Jay: How many times a week do you teach and how often do you workout in your own time?
Gina Morris - I teach 16 classes a week, plus personal training on top of that. I go running when I can as well as walking my dogs.
Angela Lood - I teach 4 – 5 times a week! I like to circuit train,run and hike as well as use the TRX myself.
Michelle Lawing - I teach 4 times a week. I workout 4 to 5 times a week, 3 of which is weight training and the others are cardio, I run between 5 – 8 miles.
Jay: What is your most memorable moment in fitness?
Gina Morris - Organising aerobathons and raising money for charity! To date I’ve raised over £19000/$30400! Also , I’m trying out for the “Gladiators” where I got through to the end but got disqualified for falling off a high rope and knocking down my opponent.
Angela Lood - When the new year gym craze occurs and I have a waiting least of 15 people wanting to do my 8am Sunday indoor cycling class and someone steals the waiting list! People will do what it takes to get their fitness fix if they love the instructor and the energy of the class.
Michelle Lawing - It’s hard to pick my most memorable, I’d have to say its an accumulation of moments, when people come up to me and thank me for inspiring them and they share how much weight they have lost and how the class has changed them.
Jay: Whats your advice to someone new to working out and to someone thinking of becoming a fitness trainer themselves?
Gina Morris - Once a week is better than nothing if that’s all you can do! Anyone can become a fitness trainer but its a whole new thing standing in front of a class week in week out and coming up with fresh ideas you have to do this to be successful!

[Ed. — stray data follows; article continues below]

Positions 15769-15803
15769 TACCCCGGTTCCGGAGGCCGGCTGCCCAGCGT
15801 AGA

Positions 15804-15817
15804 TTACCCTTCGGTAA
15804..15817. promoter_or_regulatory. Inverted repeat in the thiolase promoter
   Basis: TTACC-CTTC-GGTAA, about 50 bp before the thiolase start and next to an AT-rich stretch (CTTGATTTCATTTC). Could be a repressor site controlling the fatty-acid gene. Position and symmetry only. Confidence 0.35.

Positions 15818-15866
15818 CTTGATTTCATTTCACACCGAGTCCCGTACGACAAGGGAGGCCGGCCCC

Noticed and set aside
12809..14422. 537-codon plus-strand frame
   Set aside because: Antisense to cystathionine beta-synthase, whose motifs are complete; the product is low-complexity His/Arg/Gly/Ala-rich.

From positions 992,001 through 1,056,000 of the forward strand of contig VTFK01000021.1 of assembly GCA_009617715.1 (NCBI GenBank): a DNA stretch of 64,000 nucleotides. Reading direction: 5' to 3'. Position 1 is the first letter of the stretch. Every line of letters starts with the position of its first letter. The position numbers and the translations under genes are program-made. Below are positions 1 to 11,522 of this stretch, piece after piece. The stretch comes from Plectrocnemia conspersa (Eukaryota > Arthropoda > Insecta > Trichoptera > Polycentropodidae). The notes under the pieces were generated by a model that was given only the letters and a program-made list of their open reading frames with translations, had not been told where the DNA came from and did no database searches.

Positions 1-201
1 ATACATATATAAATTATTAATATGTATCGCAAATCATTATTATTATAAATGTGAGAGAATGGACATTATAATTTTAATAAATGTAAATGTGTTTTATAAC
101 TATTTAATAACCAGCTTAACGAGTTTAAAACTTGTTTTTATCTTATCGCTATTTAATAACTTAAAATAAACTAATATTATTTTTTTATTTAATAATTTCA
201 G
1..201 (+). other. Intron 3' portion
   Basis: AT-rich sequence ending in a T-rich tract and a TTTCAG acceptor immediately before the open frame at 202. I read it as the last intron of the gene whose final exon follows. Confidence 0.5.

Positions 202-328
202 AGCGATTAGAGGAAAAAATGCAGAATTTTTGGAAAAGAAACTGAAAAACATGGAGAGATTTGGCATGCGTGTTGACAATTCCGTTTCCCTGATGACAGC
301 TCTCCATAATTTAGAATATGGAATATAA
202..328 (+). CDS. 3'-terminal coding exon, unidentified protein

Angela Lood - My advice is not to be intimidated by anything, mind over matter! It takes a special person to get out there in front of others! There is always a critic in a class but take the negative comments along with the positive to make you the best.
Michelle Lawing - Remember you have to walk before you run, figuratively speaking (well literally too lol) Don’t get discouraged if you get tired fast or can’t keep pace in a fitness class. Teach something your passionate about! Without that your energy will be low and that will transfer to your class. If you as a coach don’t seem interested neither will your participants.
Jay says: If you have a desire to get out there and motivate, inspire by example as a fitness coach, my advice would be to “go for it” … there is nothing that beats the feeling
In knowing you have helped change somebody’s life for the better, little things like when someone tells you they are sleeping better, less stressed and more motivated, you get a feeling that you were doing what you are meant to be doing.
Being fit and healthy allows you to turn your dedication and apply that to other areas of your life: Your journey will open up so many new interesting paths to enrich your life.
So, get fit, heathy and happy: What you waiting for?
Until next time